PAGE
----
Protecting wood with Oil or Wax is a very good idea if you want the natural wood colour exposed. Oil makes a great finish for good quality wood in areas of high traffic where it will be handled a lot, and in areas where moisture is going to be in the air, whilst Wax is best used for areas free from excess moisture. Both can take a bit of time and care to apply, but the results are worth it if done properly.
Applying Oil to Wood
Prepare the area around the wood to be oiled as you would if you were painting or applying varnish. Protect carpets and other flooring with dust sheets or newspaper, and apply masking tape to glass or tiles adjacent to the wood. Make sure that the wood you are oiling is completely clear of any previous finish and that it is sanded smooth. It is best to sand the area with increasingly fine paper so that when you finish you are not left with scratch marks in the wood. Remove any dust from the sanding down and wipe the wood with a lint-free cloth dipped in a little linseed oil if you can.
[stextbox id=”info”]Tip: Oil will change the colour of the wood it is applied to, and is available in several shades. Test the oil on a small section of the wood which is hidden from normal view before applying to the main part of the wood.[/stextbox]
Oil should be applied with a foam brush for best results, and these are available from most good DIY stores. Apply the first coat of oil to the wood, brushing in the direction of the grain. Try not to over brush (using too many small strokes) and do not stop halfway through the job or you may see lines appearing in the finish.
Let the oil soak into the wood for 15-20 minutes and then use a clean cloth to gently wipe any excess oil from the surface. Quite a lot of oil will come off of the wood at this point, so make sure you change to a clean cloth regularly. Now leave the oil to soak in for another couple of hours (3 hours at most) before applying a second coat in the same way as the first. Wipe the wood down with clean cloths as before and then leave to dry for at least 24 hours. When the oil is fully dry, buff the surface to a shine with a clean cloth.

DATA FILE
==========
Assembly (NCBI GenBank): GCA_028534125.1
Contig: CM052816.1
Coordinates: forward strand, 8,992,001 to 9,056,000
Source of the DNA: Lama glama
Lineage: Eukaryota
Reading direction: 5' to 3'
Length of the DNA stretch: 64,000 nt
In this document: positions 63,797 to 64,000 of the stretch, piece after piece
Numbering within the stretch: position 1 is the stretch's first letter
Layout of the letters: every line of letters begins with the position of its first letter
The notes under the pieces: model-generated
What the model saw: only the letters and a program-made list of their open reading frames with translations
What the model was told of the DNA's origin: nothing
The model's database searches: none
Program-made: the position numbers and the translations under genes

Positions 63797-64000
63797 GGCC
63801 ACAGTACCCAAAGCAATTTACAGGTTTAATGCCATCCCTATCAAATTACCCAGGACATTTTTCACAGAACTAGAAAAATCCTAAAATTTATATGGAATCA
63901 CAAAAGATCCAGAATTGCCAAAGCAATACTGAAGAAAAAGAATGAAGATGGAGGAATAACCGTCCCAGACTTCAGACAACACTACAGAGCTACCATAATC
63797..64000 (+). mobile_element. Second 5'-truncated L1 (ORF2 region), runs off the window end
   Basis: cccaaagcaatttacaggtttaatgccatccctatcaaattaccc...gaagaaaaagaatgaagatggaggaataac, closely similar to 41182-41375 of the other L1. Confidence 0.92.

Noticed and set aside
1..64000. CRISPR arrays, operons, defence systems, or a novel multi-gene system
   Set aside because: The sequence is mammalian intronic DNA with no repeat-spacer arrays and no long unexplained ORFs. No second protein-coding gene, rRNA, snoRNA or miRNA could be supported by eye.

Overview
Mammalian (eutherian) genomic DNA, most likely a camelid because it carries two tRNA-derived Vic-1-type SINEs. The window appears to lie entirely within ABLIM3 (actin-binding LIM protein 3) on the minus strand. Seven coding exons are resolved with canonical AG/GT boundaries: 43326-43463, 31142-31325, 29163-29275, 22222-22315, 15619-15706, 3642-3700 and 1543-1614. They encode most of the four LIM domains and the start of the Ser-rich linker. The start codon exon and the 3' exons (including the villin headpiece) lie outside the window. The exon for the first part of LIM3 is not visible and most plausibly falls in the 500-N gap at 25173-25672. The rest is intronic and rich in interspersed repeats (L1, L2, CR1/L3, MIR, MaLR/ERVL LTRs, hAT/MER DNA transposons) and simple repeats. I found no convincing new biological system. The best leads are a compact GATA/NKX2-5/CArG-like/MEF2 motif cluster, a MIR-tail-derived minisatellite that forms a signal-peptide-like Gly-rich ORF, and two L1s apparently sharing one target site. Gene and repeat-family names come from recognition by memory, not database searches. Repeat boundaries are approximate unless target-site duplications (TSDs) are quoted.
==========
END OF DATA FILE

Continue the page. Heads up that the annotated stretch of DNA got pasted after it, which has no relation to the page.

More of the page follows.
Applying Wax to Wood
Wax is a good finish for natural wood as it will “feed” the wood and help to stop it drying out. It is fairly easy to apply (easier than oil) but the wood needs to be perfectly smooth and clean to achieve the best results. Wax is not as hard-wearing as oil or varnish, so may not be suitable for areas which are subjected to moisture or that are handled a lot.
Tip: Wax, like oil, will change the colour of the wood it is applied to, and is available in several shades. Test the wax on a small section of the wood which is hidden from normal view before applying to the main part of the wood.
Make sure that the wood you are oiling is completely clear of any previous finish and that it is sanded smooth. It is best to sand the area with increasingly fine paper so that when you finish you are not left with scratch marks in the wood. Any scratches or imperfections may catch the wax and seem magnified. Once the surface is smooth, wipe it down with acetone or denatured alcohol to remove any impurities.
Start to apply the wax with a lint-free cloth, working first in circular motions and then wiping along the grain to ensure that the wax is evenly applied. You do not need to apply too much wax for this first coat, just concentrate on getting an even finish. Leave the wax to soak into the wood for 10-15 minutes and then apply a second coat in the same way as the first. Again, leave this to soak into the wood for a little while before buffing the surface with a clean, lint-free cloth. Once the wax is absorbed fully into the wood and stops coming off onto the cloth, you can stop buffing.